Schweitzer, Montana's Democratic governor, said his state had not backed down.

"We sent them a horse. If they choose to call it a zebra, that is their business," said Schweitzer.

The agency's approach to Montana could provide an easy way out for the remaining states resistant to Real ID — and suggests the federal government doesn't want to go ahead with its plan to conduct extra screening on residents of certain states.

If the two sides can't cut a face-saving deal, Chertoff has offered a blunt warning to those critics who claim the government is bluffing. "Showing up at the airport with only a driver's license from such a state will be no better than showing up without identification," he wrote to the senators. "No doubt this will impel many to choose the inconvenience of traveling with a passport."

The end of the standoff with Montana does not necessarily mean the entire fight is over.

South Carolina Gov. Mark Sanford was considering legal action, and the state's attorney general was preparing an opinion on whether the governor would have a case if he decided to sue the federal government. A spokesman for Attorney General Henry McMaster said the opinion will be released Monday.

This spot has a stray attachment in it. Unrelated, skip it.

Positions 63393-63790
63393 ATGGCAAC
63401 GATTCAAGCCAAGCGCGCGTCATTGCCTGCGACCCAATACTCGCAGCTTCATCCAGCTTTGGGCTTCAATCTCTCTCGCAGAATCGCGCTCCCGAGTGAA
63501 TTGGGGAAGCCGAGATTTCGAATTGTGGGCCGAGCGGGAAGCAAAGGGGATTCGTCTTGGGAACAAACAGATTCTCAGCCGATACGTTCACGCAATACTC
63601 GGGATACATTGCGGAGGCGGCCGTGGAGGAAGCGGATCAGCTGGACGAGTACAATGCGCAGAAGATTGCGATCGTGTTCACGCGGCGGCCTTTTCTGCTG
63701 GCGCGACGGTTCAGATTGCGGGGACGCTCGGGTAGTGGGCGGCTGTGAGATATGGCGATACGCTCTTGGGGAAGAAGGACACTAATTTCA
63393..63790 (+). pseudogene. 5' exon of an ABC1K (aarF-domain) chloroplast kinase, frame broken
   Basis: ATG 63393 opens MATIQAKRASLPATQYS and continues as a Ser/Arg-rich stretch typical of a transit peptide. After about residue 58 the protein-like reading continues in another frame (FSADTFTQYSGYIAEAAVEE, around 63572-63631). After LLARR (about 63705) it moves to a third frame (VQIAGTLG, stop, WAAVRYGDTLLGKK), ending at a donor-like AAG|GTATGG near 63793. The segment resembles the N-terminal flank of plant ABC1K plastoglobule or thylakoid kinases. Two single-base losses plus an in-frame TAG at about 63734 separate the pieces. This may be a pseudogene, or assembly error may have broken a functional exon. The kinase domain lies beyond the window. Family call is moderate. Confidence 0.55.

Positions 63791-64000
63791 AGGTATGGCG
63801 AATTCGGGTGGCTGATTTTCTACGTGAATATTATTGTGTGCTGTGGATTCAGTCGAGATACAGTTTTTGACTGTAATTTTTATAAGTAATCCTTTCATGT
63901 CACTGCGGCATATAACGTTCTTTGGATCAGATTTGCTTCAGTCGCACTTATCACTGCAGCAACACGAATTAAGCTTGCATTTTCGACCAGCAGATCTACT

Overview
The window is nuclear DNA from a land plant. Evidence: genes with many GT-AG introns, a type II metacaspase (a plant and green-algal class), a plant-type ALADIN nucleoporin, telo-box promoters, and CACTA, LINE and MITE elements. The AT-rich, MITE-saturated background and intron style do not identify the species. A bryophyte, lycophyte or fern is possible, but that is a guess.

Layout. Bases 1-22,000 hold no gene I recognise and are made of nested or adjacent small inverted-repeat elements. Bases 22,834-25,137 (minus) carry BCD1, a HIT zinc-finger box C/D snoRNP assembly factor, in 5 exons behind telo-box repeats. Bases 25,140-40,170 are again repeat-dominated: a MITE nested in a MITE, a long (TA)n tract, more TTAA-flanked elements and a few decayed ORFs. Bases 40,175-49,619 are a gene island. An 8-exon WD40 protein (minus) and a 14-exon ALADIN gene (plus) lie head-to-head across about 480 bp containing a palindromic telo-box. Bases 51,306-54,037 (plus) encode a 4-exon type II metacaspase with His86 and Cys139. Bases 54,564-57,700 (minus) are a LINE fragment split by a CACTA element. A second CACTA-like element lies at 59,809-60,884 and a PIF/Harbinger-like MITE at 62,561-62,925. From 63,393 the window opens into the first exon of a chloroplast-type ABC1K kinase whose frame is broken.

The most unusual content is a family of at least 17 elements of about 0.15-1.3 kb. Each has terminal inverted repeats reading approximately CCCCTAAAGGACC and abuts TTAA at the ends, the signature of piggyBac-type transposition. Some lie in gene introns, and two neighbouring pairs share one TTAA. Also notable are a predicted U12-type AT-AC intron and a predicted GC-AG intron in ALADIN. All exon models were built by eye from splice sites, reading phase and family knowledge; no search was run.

Chertoff has offered a plan to gradually implement Real ID requirements over a period of 10 years, so that eventually all driver's licenses would have several layers of security features to prevent forgery. They would also be issued only after a number of identity checks, including immigration status and verification of birth certificates.

Critics of the plan say it is too expensive, an invasion of privacy, and won't actually make the country safer.


TOPICS: Foreign Affairs; Government; Politics/Elections; US: Maine; US: Montana; US: South Carolina; War on Terror
KEYWORDS: chertoff; comply; dhs; homelandsecurity; immigration; me; mt; realid; sc

1 posted on 03/21/2008 4:38:57 PM PDT by NormsRevenge
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To: NormsRevenge

Papers Please

The nazification of America continues.


2 posted on 03/21/2008 4:43:13 PM PDT by tueffelhunden
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To: NormsRevenge
Critics of the plan say it is too expensive, an invasion of privacy, and won't actually make the country safer.

Also, Real IDs will be difficult for illegal aliens to counterfeit.

3 posted on 03/21/2008 4:43:32 PM PDT by Menehune56 (Oderint Dum Metuant (Let them hate, so long as they fear - Lucius Accius (170 BC - 86 BC)))
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To: NormsRevenge; Congressman Billybob

I think that drivers licenses that don’t meet the real ID requirements should not be valid for driving in states whose licenses do comply.


4 posted on 03/21/2008 4:47:32 PM PDT by Paleo Conservative
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To: tueffelhunden